This is one of my all-time favorite songs.
I heard the song first on The West Wing Season 6 episode “King Corn”, used as a bookend to a long campaign day; the song was suggested by brilliant actress Mary-Louise Parker. She loves Ryan Adams, apparently. Now, so do I.
“Desire” feels like a poem, set to music, because it really is poetry. Sensitively-voiced poetry. I like to say that Ryan Adams’ voice is like Johnny-Cash-meets-Kurt-Cobain-meets-Ben-Gibbard, but different. I love his style, his raw emotion spilled out in the words that mean so much while only saying so little. Brevity. Gorgeous brevity. The arrangement mirrors the lyrics. Sparse, dynamic, rangy.
Read the lyrics:
Two hearts fading, like a flower.
And all this waiting, for the power.
For some answer, to this fire.
Sinking slowly. The water’s higher.
With no secrets. No obsession.
This time I’m speeding with no direction.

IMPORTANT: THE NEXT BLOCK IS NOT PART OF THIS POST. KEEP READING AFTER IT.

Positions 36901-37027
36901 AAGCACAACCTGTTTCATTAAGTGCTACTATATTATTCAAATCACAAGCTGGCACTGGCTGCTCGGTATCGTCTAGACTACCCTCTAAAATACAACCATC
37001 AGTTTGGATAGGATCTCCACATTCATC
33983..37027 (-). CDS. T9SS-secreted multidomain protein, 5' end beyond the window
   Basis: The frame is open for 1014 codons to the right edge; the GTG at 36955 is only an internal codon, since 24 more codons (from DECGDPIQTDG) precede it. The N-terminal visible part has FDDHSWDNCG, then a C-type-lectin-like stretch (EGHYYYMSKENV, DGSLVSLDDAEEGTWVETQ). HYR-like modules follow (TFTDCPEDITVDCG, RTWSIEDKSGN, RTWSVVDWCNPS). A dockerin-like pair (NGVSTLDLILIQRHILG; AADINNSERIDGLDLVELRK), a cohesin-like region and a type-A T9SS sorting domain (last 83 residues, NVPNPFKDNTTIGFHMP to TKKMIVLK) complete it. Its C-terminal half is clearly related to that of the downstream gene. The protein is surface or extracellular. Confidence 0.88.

Without a reason. What is this fire?
Burning slowly. My one and only.
You know me. You don’t mind waiting.
You just can’t show me, but God I’m praying,
That you’ll find me, and that you’ll see me,
That you run and never tire.
It’s not obsession. It’s unrequited love.
It’s an insight into the soul of the one he loves as much as it is into his own, at least on the surface. The last verse exemplifies that sentiment.
It’s about how he knows that love is illogical, but he wants an answer for it anyway.
It’s about the human condition, the universal need, the desire for love, to be desired.
What’s remarkable about the song is how it appears to be about the singer’s desire for a woman, when on a deeper level it’s about the singer’s desire for love, love in general. It’s the eternal wanting of something–no direction can be taken to find it, no reason for wanting it–and the eternal fear of never catching it–‘sinking slowly, water’s higher’…
I want someone to run and never tire… eternal desire.
This is a song that articulates my thoughts more poetically and with more brevity than I ever could. And that’s what music’s about (at least for me).